We’re not distributing widgets – we’re providing often lifesaving drugs for patients who have procedures and surgeries scheduled around their anticipated receipt. Everyone in pharmaceutical operations understands the importance of what we do and who we are serving. We’re used to flex and working longer hours and on weekends, or whatever it takes to adjust to the different needs and volumes.

What do you – frequently or infrequently – fear and worry about?

Generally I worry about a problem in our pharmaceutical operations that could interrupt our ability to service our customers or deliver our drugs. I worry about systems issues, for example, if something happens like an accident somewhere and your T1 gets cut, we can’t communicate.

Weather related issues can also disrupt pharmaceutical operations because they can impede us from completing our task, whether it’s hurricanes in Florida or snow storms in the North East.

Those are external fears – do you have any in-house worries as well?

Systems issues would be internal, for example if we had something go wrong in our IoT infrastructure. Another possible issue in pharmaceutical operations would be if a table fills up in our ERP system and clogs up our bandwidth. We would be unable to stream orders through and then stream those to our warehouse management system, so the order wouldn’t be filled.

The basic blocking and tackling we’ve got — people show up to work and people are engaged in our pharmaceutical operations. We can’t just throw temps in whenever we want because everyone has to be highly trained and sign off on all of the SOPs. We have a very able workforce and professionals who have been doing this for a long time, so there’s not a lot of instability as far as that goes.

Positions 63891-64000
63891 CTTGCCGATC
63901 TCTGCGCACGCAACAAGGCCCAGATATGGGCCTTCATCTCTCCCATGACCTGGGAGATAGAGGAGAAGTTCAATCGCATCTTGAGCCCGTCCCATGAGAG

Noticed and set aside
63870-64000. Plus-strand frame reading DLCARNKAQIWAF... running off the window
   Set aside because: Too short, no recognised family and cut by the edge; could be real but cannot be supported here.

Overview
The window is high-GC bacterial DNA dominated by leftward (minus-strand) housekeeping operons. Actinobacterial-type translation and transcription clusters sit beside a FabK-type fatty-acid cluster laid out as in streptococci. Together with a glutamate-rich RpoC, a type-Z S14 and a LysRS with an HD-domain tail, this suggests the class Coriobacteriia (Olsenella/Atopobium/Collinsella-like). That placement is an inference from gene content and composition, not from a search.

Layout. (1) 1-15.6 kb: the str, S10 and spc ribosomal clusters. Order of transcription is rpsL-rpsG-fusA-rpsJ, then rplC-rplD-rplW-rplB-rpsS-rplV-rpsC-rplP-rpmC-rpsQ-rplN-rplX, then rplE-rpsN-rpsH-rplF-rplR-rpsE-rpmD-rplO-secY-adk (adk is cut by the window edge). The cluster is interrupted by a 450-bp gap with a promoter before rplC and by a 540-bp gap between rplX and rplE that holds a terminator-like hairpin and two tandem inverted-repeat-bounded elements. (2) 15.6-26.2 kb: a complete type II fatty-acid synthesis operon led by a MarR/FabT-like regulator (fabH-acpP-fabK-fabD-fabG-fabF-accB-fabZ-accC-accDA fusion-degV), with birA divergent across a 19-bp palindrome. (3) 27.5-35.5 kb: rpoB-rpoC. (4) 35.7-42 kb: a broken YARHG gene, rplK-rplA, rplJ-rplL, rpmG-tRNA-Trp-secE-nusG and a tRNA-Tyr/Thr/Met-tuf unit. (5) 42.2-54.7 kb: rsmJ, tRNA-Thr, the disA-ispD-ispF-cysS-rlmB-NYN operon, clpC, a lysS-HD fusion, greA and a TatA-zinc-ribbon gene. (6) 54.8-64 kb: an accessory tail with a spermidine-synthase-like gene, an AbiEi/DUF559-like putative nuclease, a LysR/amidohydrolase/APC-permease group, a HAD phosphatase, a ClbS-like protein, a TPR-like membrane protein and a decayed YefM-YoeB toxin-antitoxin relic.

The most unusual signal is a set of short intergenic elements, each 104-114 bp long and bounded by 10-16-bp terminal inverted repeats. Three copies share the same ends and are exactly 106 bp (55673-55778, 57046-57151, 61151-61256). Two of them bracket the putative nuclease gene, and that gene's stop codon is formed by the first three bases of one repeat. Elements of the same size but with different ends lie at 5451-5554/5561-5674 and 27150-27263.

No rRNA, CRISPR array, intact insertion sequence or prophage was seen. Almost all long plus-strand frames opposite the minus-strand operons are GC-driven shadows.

What would you improve within your pharmaceutical operations given no resource constraints?

If I had a magic wand, I’d make customer usage information more accurate. If we had all the resources though, we’d have enough sales people out there in the field working with the customers to understand their needs and get the best possible information.

One of the things that causes inefficiency in our pharmaceutical operations is slow moving inventory. We have to handle, store, and dispose of inventory, so in an ideal situation we would buy only what our customers ordered, in the amount they ordered, and in the timeline in which they needed it. Ideally we would have complete visibility to customer needs to avoid having excess inventory or excess handling.

So how do you currently achieve visibility with customer needs?

Well some pharmacies, for example, have systems that can give us automatic feedback, which is great for our pharmaceutical operations team. As soon as a person picks up a prescription and the pharmacy sells that particular quantity of that particular drug, it’s possible to have that system message our system and create demand for that.

So, your pharmaceutical operations depend on the ultimate pharmacy or some entity to collect that final feedback?

Yea, it’s all about getting that transparency. It’s the same with our vendors. The more information we share with them, the less waste in their supply chain and the more they can be on time with deliveries and avoid excess inventories. So, timing that supply chain on both sides would help pharmaceutical operations run smoother.

What sort of tools and systems do you use to run pharmaceutical operations?

We utilize a ERP system for our finance, materials management, credit, and pharmaceutical operations. We interface this system with a WMS which is what I use to handle and manage the transactions on the floor of our warehouse. We also interface these systems with things such as smart conveyors, ASRS systems, automated pick modules, and other things of that nature.